Some patients prefer oral medications to topical medications, and some may wish to avoid surgery. Deciding what therapy to pursue depends on shared decision-making between the patient and clinician. There also is ongoing research assessing platelet-rich plasma, topical alpha-1 agonists, and laser/device-assisted drug delivery with growth factors as potential treatments for traction alopecia.5
What initial therapies are recommended for women of color with traction alopecia? If response to first-line treatment is inadequate, what other options can be considered and which patient factors might be considered in making that decision?
Dr Agbai: When diagnosed early, the first-line therapies previously described have led to hair loss stabilization and partial regrowth or better in the majority of patients I have treated. When these modalities are ineffective, clinicians should consider adding a systemic anti-inflammatory agent, such as oral doxycycline, especially if there are visible pustules signifying signs of perifollicular inflammation.
Dr Akintilo: My choice in first-line therapy for women of color with traction alopecia depends on the severity of hair loss upon presentation. If very mild, making modifications to hairstyling practices may be enough, or perhaps the addition of topical steroids and/or topical minoxidil.
If hair loss is more moderate, oral therapies such as low-dose oral minoxidil and antibiotics — used for anti-inflammatory purposes — may be indicated. If severe, hair transplantation may be required. Patient input and physician-patient collaboration is required for optimal and satisfactory treatment results.
Some diagnoses of traction alopecia can be partially attributed genetic predisposition toward hair loss, but preventive measures may lower the risk for predisposed patients. Can you elaborate on lifestyle modifications or other counseling points that may be beneficial for clinicians to share with patients?
Dr Agbai: One thing to avoid is painful hairstyles, as pain may signify excessive traction on the hair follicle in a patient with traction alopecia.6
Dr Akintilo: To decrease the risk for traction alopecia, patients should minimize hairstyles that involve prolonged tension or pulling on the scalp, such as low buns and loose ponytails. If a particular hairstyle is painful or causes redness or bumps, it likely is too tight and should be loosened if possible.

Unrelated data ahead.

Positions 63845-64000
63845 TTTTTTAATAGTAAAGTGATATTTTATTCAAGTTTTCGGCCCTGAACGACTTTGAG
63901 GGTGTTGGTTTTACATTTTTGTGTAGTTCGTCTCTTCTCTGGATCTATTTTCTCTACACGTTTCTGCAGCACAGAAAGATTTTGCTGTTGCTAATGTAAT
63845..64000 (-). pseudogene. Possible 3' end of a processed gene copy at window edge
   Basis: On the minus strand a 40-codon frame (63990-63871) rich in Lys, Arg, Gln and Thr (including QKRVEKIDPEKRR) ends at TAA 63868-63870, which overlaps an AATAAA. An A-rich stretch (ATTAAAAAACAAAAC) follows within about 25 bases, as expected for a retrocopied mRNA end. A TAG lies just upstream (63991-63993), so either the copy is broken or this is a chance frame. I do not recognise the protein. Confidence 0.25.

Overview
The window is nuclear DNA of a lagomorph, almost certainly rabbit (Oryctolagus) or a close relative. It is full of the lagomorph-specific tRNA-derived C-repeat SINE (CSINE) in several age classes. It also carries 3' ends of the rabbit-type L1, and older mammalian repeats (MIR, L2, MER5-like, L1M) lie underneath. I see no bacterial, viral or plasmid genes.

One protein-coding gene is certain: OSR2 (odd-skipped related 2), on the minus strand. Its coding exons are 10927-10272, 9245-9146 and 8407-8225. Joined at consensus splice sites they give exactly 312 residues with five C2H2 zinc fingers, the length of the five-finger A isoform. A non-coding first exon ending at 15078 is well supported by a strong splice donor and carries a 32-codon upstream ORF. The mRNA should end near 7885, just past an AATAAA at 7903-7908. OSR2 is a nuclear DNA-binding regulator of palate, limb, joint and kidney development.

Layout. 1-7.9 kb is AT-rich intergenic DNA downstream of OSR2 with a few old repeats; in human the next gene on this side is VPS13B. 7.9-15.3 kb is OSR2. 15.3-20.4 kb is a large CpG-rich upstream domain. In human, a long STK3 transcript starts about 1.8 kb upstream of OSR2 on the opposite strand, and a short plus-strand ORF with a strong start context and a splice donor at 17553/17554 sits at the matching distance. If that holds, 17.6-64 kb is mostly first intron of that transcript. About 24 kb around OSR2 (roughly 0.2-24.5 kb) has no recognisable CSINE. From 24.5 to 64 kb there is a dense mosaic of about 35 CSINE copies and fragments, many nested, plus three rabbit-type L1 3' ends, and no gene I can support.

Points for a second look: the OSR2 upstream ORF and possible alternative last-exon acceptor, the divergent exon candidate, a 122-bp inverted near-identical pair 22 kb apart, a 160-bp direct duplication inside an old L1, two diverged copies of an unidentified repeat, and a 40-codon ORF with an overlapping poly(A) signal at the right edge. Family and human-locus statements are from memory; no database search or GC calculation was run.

Taking breaks between tighter hairstyles and minimizing the combination of chemical straightening with extensions may also reduce the risk for traction alopecia. Collaboration with hair care professionals and stylists can be immensely helpful in mitigating the risk for traction alopecia.
What treatment options are available for patients who experience scarring as a result of traction alopecia?
Dr Agbai: There is perifollicular scarring that is histologically demonstrated in the later stages of traction alopecia. The destroyed hair follicles cannot be regenerated to grow hair again. In these circumstances, hair transplantation or cosmetic camouflage of the scalp may be the best management options. Even in these cases, topical anti-inflammatory therapy and topical minoxidil should be continued in an effort to salvage any viable hair follicles and promote hair growth.
Dr Akintilo: Scarring is evidence of late-stage traction alopecia. Once the hair follicles have scarred down, the hair cannot regrow as this hair loss is permanent. However, if appropriate measures for traction alopecia are taken as soon as possible, scarring can be prevented and the hair can regrow. For this reason, seeking medical care as soon as possible is key for identifying traction alopecia early and situating patients for treatment success.
- Raffi J, Suresh R, Agbai O. Clinical recognition and management of alopecia in women of color. Int J Womens Dermatol. 2019;5(5):314-319. doi:10.1016/j.ijwd.2019.08.005
- Billero V, Miteva M. Traction alopecia: the root of the problem. Clin Cosmet Investig Dermatol. 2018;11:149-159. doi:10.2147/CCID.S137296
- Asbeck S, Riley-Prescott C, Glaser E, Tosti A. Afro-ethnic hairstyling trends, risks, and recommendations. Cosmetics. 2022;9(1):17. doi:10.3390.cosmetics9010017
- Aguh C, McMichael A. Central centrifugal cicatricial alopecia. JAMA Dermatol. 2020;156(9):1036. doi:10.1001/jamadermatol.2020.1859
- Akintilo L, Yin L, Svigos K, Kakpovbia E, Shapiro J, Sicco KL. Management of traction alopecia: our experience and a brief review of current literature recommendations. J Drugs Dermatol. 2021;20(5):578-579. doi:10.36849/JDD.5530
- Mayo TT, Callender VD. The art of prevention: It’s too tight-loosen up and let your hair down. Int J Womens Dermatol. 2021;7(2):174-179. doi:10.1016/j.ijwd.2021.01.019